(MOVIE SPOILERS AHEAD.)
I went to see American Assassin on opening night not because I have a huge enthusiasm for this kind of action movie - I prefer my espionage stories to be of the "people inscrutably reading files" type - but because I enjoy Dylan O'Brien's face and wish to support his career, especially now that he's gone through a difficult recovery from a terrible on-set accident. I also enjoy Taylor Kitsch's face, and I have vaguely warm feelings toward Michael Keaton as I do everyone who was in Spotlight, the greatest movie of our time. Honestly, this whole introductory paragraph is just to give your brains a second to react to the spoiler alert above and stop reading if you so choose.
So, I saw this movie, and it was a reasonably enjoyable mindless action movie, but! It turns out that the lesson of American Assassin, like basically everything else in 2017, is that men are way too emotional to be put in charge of nuclear weapons. The premise of the movie is literally "This guy has too many feelings, so let's train him to kill people really effectively!" Specifically, he ends up going after a previous guy with too many feelings trained by the same people, whose feelings about the fact that assassins are not supposed to have feelings have led him to construct a nuclear weapon more or less for funsies. Their trainer, who also has a surprising number of feelings for someone who claims to have none, is basically just setting their deadly emotions to ping-pong off each other and hoping it ends up okay. Far be it from me to question the wisdom of CIA Director Hercule Poirot, but I have some doubts about this entire endeavor.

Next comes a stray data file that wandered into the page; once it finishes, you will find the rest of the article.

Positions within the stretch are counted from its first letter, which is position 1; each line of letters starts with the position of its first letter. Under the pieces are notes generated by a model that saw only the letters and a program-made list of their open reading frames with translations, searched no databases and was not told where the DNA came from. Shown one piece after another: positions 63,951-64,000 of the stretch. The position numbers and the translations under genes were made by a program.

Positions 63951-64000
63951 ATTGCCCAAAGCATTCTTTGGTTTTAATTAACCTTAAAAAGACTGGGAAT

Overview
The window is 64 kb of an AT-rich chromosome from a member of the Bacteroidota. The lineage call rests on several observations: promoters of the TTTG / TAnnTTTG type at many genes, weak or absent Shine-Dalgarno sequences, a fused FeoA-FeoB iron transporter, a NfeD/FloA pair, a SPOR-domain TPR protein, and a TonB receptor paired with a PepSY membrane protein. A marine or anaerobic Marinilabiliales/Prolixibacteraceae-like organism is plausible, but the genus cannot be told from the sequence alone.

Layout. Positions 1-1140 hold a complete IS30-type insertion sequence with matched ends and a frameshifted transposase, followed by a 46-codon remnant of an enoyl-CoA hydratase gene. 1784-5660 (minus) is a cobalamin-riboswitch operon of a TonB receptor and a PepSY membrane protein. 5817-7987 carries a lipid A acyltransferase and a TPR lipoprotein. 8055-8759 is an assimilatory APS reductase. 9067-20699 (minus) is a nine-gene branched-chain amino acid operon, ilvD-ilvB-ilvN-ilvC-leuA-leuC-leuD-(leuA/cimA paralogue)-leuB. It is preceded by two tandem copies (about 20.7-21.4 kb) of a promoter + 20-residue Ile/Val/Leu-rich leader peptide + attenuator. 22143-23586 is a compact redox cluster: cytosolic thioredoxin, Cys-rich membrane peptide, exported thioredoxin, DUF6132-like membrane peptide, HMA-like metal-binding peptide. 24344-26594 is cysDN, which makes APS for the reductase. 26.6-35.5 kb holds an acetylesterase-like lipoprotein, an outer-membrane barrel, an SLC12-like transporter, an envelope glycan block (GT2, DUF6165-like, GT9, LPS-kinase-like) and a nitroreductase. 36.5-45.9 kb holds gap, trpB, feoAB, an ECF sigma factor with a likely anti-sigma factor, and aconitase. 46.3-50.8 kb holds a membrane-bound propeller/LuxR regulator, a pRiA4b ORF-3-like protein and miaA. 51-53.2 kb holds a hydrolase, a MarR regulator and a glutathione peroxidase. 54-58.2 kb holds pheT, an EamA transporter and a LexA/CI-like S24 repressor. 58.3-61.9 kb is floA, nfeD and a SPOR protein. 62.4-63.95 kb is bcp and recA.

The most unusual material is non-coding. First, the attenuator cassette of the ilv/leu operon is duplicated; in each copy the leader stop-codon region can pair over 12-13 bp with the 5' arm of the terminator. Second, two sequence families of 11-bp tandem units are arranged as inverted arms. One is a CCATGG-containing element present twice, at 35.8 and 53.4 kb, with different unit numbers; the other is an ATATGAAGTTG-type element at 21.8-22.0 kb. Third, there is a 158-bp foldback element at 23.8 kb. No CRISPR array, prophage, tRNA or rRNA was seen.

There are only two female characters in this movie, because we do not count women who exist solely to die tragically and inspire men as characters. So far as the audience knows, these two have had at least as many if not more terrible things happen to them than have any of the men, and they do a much better job of keeping a handle on themselves and doing their jobs. (One of them does one questionable thing because of her feelings, but their overall track record is much better.) Their experiences have clearly shaped them and helped refine their priorities, but they do not make everything about their own pain. One of these women has the unlucky task of supervising the assassin training nonsense described above, and it is entirely due to her calm competence that this movie does not end in literal nuclear holocaust.
In summary: Hillary should have won, and this movie is silly but Dylan O'Brien does this thing with a window that's worth the price of admission.
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